- Flickr / Erik (HASH) Hersman
In a federal lawsuit filed Wednesday in Austin, the Texas Democratic Party — joined by the Democratic campaign arms for the U.S. House and Senate — alleges that the state’s move to effectively end the use of what were known as temporary or mobile early voting sites is unconstitutional because it discriminates against young voters by shrinking their access to the ballot box.
Republican lawmakers pushed the law, introduced during the last legislative session as House Bill 1888, to curb what they saw as abuse in school bond elections by requiring voting sites to remain open for all 12 days of early voting. Despite warnings from local election officials, HB 1888 was crafted broadly enough to outlaw the long-established practice of moving polling places during the early voting period to reach as many voters as possible near where they live, work or go to school.
As a result, both young and rural voters are losing access to early voting sites that were legitimately used to offer a day or two of early voting to places in places where it wasn’t practical or cost-efficient to maintain a site open for all of early voting.
“HB 1888 now mandates that, based on where they live, some voters will enjoy the same consistent access to early voting they had previously, but voters who live near now defunct temporary voting sites, especially young voters, will suffer reduced or eliminated access to the franchise,” the Democrats claimed in the lawsuit.
Citing violations of the First, 14th and 26th Amendments, the Democrats are asking a federal judge to block the state from implementing HB 1888.
The use of temporary early voting sites dates back more than a decade in some parts of the state. Counties used them to reach smaller, more rural communities or to bring early voting to various college campuses within a county. Others relied on mobile voting sites to provide a window of early voting at hospitals or government buildings that couldn’t host a permanent site or at senior living facilities where residents face increased mobility issues.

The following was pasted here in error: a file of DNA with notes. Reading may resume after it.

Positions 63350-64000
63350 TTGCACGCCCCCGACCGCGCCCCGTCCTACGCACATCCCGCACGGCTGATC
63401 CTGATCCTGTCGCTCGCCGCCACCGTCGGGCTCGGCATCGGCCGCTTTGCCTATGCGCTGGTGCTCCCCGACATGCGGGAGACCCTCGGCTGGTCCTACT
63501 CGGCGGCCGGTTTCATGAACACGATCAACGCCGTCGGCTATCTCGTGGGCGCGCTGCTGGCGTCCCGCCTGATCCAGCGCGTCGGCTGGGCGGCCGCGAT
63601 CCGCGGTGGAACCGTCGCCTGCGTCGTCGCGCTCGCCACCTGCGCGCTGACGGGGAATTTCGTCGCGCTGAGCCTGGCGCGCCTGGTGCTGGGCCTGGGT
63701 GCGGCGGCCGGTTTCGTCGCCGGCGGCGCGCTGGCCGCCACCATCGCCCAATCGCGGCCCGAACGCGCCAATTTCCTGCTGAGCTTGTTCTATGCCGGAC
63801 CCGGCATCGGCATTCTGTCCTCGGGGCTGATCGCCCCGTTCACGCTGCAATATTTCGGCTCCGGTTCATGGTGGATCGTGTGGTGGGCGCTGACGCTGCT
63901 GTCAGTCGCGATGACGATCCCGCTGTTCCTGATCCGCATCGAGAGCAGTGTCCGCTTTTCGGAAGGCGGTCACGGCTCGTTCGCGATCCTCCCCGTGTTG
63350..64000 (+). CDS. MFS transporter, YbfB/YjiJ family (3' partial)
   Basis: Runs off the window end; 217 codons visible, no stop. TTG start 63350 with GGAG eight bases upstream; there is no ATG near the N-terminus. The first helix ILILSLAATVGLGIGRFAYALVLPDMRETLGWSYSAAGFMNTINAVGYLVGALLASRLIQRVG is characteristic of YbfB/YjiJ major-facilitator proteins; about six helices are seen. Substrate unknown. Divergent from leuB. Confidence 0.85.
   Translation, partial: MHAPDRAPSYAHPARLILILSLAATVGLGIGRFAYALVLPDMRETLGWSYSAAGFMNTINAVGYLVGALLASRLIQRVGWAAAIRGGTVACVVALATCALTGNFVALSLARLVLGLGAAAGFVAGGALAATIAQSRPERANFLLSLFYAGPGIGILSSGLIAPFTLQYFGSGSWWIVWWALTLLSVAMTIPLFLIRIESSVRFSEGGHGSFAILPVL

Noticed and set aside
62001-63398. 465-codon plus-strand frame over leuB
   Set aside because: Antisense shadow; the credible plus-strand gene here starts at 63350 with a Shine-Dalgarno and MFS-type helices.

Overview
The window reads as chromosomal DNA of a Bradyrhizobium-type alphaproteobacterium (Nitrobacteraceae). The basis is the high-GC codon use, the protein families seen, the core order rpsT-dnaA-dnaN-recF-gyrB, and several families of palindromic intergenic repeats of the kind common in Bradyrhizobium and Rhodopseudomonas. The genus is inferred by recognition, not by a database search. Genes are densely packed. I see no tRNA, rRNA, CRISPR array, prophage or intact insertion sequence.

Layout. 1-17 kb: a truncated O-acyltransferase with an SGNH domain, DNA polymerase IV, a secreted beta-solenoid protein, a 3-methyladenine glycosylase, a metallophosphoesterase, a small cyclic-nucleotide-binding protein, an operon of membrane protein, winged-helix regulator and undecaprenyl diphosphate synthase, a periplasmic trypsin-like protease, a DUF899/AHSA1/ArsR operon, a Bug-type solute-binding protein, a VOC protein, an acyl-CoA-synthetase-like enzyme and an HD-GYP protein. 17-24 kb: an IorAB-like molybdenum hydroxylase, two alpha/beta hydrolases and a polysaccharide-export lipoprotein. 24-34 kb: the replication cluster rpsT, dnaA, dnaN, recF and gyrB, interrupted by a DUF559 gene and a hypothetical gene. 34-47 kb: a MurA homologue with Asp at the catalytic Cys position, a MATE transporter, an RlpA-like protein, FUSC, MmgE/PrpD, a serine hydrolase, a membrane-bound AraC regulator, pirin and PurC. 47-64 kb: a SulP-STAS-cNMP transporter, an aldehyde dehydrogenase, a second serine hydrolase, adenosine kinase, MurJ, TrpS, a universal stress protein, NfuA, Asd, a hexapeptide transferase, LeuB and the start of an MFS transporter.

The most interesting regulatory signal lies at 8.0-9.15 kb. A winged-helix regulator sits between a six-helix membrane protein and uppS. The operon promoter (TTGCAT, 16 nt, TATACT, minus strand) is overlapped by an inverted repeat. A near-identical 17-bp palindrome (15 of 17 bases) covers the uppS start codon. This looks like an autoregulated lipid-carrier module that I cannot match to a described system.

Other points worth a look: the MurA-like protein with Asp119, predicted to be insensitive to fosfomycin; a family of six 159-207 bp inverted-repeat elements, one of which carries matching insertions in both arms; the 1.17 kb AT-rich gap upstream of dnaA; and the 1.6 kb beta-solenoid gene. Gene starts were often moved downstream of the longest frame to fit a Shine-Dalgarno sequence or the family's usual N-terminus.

Focusing on young voters in their complaint, the Democrats allege the change in law “disproportionately reduces or eliminates” access for the tens of thousands of Texas voters who relied on on-campus early voting locations and “discriminatorily limits equal access to early voting” for young voters.
Ahead of the the state's Nov. 5 constitutional election, the new law has prompted closures of temporary voting sites in both urban and rural communities and on several college campuses. And some officials are already warning of closures for the upcoming 2020 elections, which are expected to pack polling places like never before, because of the law.
Last year, Tarrant County split its early voting between six universities and colleges. Going into 2020, local officials have said there isn’t enough money in the current budget to make those sites permanent. The election administrator in Cameron County previously told The Texas Tribune that they’ll likely limit on-campus early voting to one college campus. The county previously used temporary polling places to offer early voting for a full week at three colleges.
A spokesperson for the Texas secretary of state, a named defendant in the lawsuit, did not respond to a request for comment. Marc Rylander — a spokesperson for the attorney general's office, which represents the state in court — did not specifically address the lawsuit but instead indicated the agency was "committed to ensuring that our society’s most fundamental and important rights are protected."
During the legislative session, a lawyer with the secretary of state’s office told lawmakers that the measure would “limit substantially” the use of temporary voting sites that were being used for legitimate purposes.
State Rep. Greg Bonnen, the Friendswood Republican who authored HB 1888, previously defended the measure by emphasizing that counties didn’t necessarily have to close temporary polling places; they just needed to keep them open for the entire early voting period.
(Some county officials have said they can’t afford the hefty price tag to make temporary sites permanent. Others said they wouldn’t have enough election workers, voting machines or suitable building space to do that for all 12 days of early voting.)
In pushing HB 1888, Bonnen cited a “selective harvesting of targeted voters” in school bond elections as justification to get rid of temporary polling places. But in their complaint, the Democrats chided Republican lawmakers for rejecting amendments to the measure that would have carved out college campuses, which proponents of the law never cited as venues for such targeting of voters.
“In direct contravention of the Twenty-Sixth Amendment, Texas enacted HB 1888 with the intent and effect of preventing newly-enfranchised young Texans from effectively exercising their right to vote,” the Democrats alleged.
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